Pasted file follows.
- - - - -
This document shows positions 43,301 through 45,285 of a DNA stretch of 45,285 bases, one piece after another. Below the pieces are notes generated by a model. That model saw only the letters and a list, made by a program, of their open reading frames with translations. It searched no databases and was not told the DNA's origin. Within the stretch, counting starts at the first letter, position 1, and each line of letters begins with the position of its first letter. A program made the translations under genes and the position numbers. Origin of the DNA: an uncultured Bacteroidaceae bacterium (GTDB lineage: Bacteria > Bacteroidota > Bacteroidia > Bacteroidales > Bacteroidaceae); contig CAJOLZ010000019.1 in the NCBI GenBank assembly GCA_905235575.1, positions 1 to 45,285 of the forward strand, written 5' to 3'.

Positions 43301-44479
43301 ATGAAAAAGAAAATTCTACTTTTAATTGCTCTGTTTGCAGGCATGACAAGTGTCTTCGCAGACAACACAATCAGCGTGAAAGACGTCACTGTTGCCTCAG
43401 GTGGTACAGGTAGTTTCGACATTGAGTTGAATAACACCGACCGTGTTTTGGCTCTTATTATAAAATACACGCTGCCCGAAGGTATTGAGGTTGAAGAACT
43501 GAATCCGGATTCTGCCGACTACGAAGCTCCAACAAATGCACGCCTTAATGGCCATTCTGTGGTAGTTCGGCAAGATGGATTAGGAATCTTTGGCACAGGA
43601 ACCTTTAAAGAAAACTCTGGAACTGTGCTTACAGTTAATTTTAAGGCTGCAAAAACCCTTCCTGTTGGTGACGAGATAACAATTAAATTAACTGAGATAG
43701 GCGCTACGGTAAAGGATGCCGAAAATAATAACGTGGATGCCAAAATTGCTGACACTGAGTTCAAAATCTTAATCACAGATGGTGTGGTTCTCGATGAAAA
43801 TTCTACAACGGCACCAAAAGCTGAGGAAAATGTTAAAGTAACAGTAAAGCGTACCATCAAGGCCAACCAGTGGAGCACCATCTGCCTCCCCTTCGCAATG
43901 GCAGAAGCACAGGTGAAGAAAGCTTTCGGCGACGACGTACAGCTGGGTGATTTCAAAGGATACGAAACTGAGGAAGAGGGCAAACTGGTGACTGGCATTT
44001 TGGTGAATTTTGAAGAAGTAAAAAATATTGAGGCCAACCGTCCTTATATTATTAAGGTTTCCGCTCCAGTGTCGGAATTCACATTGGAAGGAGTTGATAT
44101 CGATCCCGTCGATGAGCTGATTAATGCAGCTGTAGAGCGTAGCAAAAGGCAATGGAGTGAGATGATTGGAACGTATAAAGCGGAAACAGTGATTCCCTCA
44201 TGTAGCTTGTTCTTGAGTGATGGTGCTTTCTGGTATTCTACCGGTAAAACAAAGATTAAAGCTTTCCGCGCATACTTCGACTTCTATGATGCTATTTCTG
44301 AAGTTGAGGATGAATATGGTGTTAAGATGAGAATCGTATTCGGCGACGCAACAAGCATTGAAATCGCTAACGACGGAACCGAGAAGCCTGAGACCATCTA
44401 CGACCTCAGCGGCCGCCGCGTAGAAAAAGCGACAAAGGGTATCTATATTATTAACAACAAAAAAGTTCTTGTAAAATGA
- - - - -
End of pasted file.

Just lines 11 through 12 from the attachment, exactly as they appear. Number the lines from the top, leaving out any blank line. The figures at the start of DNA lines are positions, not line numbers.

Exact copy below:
44101 CGATCCCGTCGATGAGCTGATTAATGCAGCTGTAGAGCGTAGCAAAAGGCAATGGAGTGAGATGATTGGAACGTATAAAGCGGAAACAGTGATTCCCTCA
44201 TGTAGCTTGTTCTTGAGTGATGGTGCTTTCTGGTATTCTACCGGTAAAACAAAGATTAAAGCTTTCCGCGCATACTTCGACTTCTATGATGCTATTTCTG